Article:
2. Employees are more engaged and better behaved. A weak ethical culture filters down from the top, influencing behaviour and attitudes. If employees feel that they can get away with bad behaviour that benefits them, or if they feel that their environment encourages this, then they will.
  3. A strong ethical influence will dictate how employees treat customers and one another. If your company enforces and rewards honesty and integrity, then these will be the qualities that clients will perceive. Their lack may also see you lose market share and your reputation.
  4. Like attracts like. If you create a culture that rewards employees that work all hours, deliver the goods and commit themselves then you will attract more people with these qualities. The same applies in reverse – reward bad behaviour and the results will rapidly speak for themselves.
  5. Your business reputation. Trust can’t be bought. It is hard won and easily lost. If you lose your reputation then it is very unlikely you will win it back and it will follow you for the rest of your life. The same applies to your staff. If their behaviour is questionable it could damage your company. Make sure you set the rules of what is or is not tolerated by your company culture and consider investing into ethics courses that allow your teams to stay ahead of the curve.

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Business Landscape

Solutions To Get Your Business Through Tough Times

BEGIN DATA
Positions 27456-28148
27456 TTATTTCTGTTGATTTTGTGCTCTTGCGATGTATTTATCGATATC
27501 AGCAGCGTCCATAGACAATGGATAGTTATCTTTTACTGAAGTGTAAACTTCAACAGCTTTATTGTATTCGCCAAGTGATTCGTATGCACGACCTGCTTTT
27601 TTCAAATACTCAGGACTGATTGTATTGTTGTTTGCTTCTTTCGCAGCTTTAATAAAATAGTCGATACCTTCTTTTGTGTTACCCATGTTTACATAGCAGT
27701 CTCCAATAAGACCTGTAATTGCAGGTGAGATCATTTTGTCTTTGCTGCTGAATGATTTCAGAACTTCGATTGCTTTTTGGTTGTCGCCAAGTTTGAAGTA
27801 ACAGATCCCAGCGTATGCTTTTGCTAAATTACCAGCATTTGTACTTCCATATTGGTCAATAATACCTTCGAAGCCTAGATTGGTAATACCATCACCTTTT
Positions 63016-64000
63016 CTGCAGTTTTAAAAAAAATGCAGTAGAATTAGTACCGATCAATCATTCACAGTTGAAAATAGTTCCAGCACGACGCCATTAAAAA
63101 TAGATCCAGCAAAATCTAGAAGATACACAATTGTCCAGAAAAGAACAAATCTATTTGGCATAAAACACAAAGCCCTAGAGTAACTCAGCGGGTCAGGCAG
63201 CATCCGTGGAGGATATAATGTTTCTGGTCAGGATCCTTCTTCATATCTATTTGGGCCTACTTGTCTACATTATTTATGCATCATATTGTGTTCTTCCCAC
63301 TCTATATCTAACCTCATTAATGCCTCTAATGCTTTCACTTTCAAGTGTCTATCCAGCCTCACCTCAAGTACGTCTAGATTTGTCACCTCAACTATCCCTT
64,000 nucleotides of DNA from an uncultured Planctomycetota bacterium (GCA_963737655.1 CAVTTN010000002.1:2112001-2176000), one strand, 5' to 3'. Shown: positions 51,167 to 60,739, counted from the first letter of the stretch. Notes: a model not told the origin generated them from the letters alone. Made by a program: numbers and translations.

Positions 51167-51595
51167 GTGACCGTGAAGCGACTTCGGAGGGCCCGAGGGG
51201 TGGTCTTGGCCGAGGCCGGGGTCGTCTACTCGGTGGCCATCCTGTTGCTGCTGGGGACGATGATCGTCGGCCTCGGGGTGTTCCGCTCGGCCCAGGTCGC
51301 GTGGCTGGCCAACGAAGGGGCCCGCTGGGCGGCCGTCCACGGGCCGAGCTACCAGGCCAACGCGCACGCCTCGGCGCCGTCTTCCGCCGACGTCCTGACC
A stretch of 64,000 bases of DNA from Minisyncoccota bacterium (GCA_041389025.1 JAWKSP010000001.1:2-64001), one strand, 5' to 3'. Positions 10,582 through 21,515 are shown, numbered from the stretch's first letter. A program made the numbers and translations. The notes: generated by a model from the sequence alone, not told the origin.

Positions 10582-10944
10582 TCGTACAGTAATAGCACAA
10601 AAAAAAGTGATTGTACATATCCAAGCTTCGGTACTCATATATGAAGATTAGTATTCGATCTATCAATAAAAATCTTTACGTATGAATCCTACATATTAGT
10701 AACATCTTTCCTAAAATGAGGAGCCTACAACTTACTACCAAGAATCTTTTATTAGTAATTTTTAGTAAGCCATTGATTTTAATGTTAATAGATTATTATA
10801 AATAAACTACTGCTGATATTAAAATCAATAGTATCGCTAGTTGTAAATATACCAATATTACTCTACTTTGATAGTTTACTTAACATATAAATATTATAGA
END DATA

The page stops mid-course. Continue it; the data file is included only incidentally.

We are happy to announce that times are changing and that Start-Ups and SME’s never have to leave legal unattended again!

Nicolene Schoeman-Louw

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It is no secret, things are really tough at the moment. South Africa is in a technical recession and consumer spending is at a low. To many small businesses this means that the pressure is very, very real. As a result, cost cutting will inevitably have to follow, and the reality is, that the legal side of things are often one of those aspects left unattended. Resulting in massive risk exposure that could threaten the business’ ultimate sustainability or success.

But everything is not just doom and gloom! We are happy to announce that times are changing and that Start-Ups and SME’s never have to leave legal unattended again!

We have put in a lot of money, time and effort creating a pioneering online platform that hosts standard legal documents, which are the crucial pillars of best practices for any business. By utilising technology, we aim to provide access to trusted legal products and services in order to empower Entrepreneurs.